Wednesday, July 06, 2005

REVIEW:Annie (The Olympia, Dublin)

Now, here’s one in the “they wouldn’t get away with that now” category. A mega-rich elder business leader sends his PA to an orphanage to pick him out a suitably appealing young child to come and live with him in his mansion and get showered with gifts and affection. Isn’t this exactly the kind of behaviour that got Michael Jackson into so much hot water?

But back in the 1920s, when the original orphan Annie cartoons appeared, things were much more innocent. And even in 1976, when the cartoons were transformed into a stage musical, things were relaxed enough to let old Mr. Warbucks procure a nice young orphan to rear. And just as well, otherwise the world would have been deprived of a classic piece of entertainment.

Annie strikes an exquisite balance in kid-friendly entertainment, blending souped-up cuteness (look! here comes the doggie!) with some winning tunes and plenty of lithely written comic material to keep their elders amused.

This current British touring production handles these little asides about Dustbowl era American politics and society (as well as the clever radio show-within-a show) very adroitly, finding the humour where countless productions have failed.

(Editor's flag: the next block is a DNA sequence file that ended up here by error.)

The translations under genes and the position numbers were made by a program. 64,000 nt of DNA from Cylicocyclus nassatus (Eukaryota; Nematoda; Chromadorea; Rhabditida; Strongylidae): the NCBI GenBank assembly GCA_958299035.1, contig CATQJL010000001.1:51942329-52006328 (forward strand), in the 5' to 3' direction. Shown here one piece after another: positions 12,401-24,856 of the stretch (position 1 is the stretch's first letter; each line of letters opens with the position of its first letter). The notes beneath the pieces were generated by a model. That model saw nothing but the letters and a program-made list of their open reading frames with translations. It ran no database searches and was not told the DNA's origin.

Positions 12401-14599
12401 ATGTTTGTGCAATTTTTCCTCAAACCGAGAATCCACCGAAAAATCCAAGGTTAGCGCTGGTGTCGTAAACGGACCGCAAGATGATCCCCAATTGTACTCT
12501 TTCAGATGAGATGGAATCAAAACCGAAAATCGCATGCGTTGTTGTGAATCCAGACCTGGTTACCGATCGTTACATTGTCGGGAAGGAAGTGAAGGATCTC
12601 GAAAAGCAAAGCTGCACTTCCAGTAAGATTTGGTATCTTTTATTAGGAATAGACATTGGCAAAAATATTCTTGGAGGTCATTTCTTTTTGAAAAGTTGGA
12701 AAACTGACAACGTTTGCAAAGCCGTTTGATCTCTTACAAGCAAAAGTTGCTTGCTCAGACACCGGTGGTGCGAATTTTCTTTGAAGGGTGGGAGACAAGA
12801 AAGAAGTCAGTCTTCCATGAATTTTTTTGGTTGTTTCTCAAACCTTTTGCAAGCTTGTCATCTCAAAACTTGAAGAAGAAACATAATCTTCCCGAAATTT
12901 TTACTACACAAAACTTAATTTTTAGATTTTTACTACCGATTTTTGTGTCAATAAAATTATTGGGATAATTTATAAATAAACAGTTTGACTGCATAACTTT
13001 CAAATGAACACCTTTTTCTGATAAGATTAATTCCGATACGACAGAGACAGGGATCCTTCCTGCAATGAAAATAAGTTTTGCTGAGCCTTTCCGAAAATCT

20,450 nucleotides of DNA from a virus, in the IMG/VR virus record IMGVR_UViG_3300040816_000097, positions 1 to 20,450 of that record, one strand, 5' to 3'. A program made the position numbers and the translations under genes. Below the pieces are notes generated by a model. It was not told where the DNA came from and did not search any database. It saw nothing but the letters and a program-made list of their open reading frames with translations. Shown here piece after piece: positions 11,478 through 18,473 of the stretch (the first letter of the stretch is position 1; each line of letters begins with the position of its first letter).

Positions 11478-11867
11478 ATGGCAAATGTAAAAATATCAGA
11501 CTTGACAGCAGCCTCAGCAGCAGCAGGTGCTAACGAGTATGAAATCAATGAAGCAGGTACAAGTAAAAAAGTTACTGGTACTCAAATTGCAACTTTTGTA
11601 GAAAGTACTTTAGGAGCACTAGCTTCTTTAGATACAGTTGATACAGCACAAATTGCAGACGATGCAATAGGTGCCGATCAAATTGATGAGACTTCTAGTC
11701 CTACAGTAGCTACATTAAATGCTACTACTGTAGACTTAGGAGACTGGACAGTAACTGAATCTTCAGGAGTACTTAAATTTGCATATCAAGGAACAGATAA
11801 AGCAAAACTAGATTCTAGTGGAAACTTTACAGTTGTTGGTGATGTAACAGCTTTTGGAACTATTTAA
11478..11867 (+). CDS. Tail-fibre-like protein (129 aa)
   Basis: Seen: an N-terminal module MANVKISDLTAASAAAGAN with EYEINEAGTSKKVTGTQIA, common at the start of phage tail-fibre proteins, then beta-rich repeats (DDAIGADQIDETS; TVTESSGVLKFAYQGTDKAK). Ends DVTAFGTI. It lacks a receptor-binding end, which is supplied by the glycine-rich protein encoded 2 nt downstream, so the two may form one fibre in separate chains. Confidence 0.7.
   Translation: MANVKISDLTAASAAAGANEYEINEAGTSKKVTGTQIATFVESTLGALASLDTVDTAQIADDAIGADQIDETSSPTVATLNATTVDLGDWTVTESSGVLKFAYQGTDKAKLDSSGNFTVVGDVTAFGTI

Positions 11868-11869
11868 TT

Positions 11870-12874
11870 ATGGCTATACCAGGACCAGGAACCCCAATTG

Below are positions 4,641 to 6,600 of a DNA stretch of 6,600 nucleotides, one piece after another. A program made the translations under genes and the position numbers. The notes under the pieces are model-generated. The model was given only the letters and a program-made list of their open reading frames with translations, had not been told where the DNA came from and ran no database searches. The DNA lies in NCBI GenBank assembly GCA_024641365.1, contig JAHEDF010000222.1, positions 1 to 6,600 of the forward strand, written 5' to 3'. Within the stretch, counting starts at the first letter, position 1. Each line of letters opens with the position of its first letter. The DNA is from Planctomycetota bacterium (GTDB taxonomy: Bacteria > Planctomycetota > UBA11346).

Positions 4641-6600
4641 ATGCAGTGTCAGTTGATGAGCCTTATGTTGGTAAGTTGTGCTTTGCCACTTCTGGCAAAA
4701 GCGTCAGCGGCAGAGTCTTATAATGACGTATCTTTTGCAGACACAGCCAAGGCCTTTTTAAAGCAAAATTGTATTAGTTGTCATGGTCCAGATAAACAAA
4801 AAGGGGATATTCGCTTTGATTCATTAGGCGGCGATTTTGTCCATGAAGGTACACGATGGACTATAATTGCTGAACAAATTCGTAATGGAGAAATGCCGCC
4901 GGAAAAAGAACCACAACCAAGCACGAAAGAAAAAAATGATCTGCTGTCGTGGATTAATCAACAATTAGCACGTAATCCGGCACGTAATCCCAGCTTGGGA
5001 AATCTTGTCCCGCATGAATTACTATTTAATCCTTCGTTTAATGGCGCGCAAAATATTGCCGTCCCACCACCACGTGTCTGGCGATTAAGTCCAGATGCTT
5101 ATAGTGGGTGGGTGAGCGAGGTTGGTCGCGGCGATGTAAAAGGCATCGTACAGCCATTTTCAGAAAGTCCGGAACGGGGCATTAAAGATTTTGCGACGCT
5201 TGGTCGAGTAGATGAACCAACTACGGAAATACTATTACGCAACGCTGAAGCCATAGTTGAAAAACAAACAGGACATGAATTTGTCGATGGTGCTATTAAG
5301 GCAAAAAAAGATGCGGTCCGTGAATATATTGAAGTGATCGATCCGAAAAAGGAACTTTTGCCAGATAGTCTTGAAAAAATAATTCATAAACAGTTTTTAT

It is hard, all the same, to feel quite the degree of affection for the sunny little orphan that everyone around her apparently does. But that is hardly the fault of young star, Megan Joyner.

Surprisingly, this poses no particular bar to enjoying the show. Little Annie’s role in the narrative, after all, is mostly as a blank canvas for the heroes, like nice Mr Warbucks (played with stern humour by Mark Wynter) and the villains like that delightful soak of gorgon, Miss Hannigan (played by Ruth Madoc) to reveal their true colours and, of course, to receive their rewards and comeuppances as appropriate.

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